Robert, thanks for the tip on Porter's. I think I had seen that before somewhere. It sure isn't cheap at $13/yd. What I'd really like to try is to make a 'popup' type tent made out of the stuff. Wouldn't it be cool if you could take one of these and use darkcloth instead of netting? Talk about portable!
Well, I know it can be done, but $13/yd would make it quite expensive....
There are also the ez up type canopies out there. Again, that's a lot of fabric.
I considered how much room I would need to do a 10x12 plate in it with a dropped silver tank at a 20 degree angle, and also how much of a tabletop I could get using the vertical dimension I came up with. IIRC, the depth of the box was 10" with a 20" height and 30" width. I cut the front to provide a 14" piece that gives a 24" tabletop when open. Something like this cutaway view:
The position of the sensitizing tank can be rotated 180 for doing smaller plates at a more convenient orientation. The wheel axles are 1/2" carriage bolts set into 2x4 blocks attached to the bottom of the box. I think the legs are set at 20 degree angle from vertical also and simply slide into channels I made on the outside of the box. .
At first I considered building a darktent using the pop-up frame from a camping shower tent. Alas my sewing skills prevented the successful completion of that project. I then built a tent out of inexpensive white curtain blackout material and PVC pipe. The stuff was too heavy and too fragile to be practical.
Then I built the silver darktent. Nice to work in, lightweight but bulky, and a pain to set-up frequently. If I'm staying in the same spot for a couple days, I would set it up at camp.
Next I built a darkbox using the curtain blackout material again. This particular box was just slightly too large to fit easily into my car and it lacked wheels. The second darkbox uses Porter's premium darkroom fabric which is much lighter weight than the other stuff. The wheels make the darkbox easy to transport and it takes about a minute to set it up or tear down. It is much more convenient in that respect and it has adequate room. It could also be set up on a picnic table, the bed of a pickup truck, etc., using a smaller inside sensitizing tank and covering the hole in the bottom using a sliding door I've also incorporated there. The downside is the fabric is black and it can get hot inside, but once the plate is in the tank with the cover on, I can leave the shroud and open the sliding safelight window if I choose so it is not really a problem.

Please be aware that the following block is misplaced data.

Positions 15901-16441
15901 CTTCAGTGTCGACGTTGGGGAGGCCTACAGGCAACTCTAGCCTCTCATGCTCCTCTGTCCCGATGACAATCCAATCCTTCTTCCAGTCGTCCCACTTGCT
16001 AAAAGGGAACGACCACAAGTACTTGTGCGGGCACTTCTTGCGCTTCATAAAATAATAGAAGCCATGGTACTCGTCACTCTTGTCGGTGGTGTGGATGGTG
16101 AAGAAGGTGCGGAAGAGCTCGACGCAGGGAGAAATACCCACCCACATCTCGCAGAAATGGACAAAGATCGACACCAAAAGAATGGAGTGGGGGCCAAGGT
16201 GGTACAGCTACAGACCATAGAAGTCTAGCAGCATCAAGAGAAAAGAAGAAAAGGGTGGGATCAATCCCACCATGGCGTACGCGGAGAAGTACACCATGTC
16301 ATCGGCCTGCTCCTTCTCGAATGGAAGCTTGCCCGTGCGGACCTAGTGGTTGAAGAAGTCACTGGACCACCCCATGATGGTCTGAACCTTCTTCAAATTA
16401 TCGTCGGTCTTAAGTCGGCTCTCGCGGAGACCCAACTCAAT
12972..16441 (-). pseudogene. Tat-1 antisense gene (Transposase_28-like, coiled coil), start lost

The last was the RV which sets up in about 5 minutes. It is the most comfortable and convenient to work in plus it has a lot of storage space. Downside is the mpg and fact that it can't go places where the darkbox could be hauled. But, I actually have the darktent and darkbox stored inside it in case I want to go well offroad.
I had about $300 into the first tent, $1000 into the silver one, about $100 into the first darkbox, maybe $250 into the second darkbox, and the RV was $900 to start (then a suspension job and some upcoming work) plus $100 in Velcro.
The darkbox represents a nice compromise between economy, transportability, and ease of use at a relative low cost.
Originally Posted by schrochem
I figure it is about 2.25 liters and $200 worth of silver nitrate. I've been fortunate so far since I have received a bunch of silver nitrate as a gift and found an old pound bottle of it in an antique shop for $5. And, I have smaller tanks of the same design for doing smaller plates. The capacity of a 1/4-plate tank is probably 20% of the big one.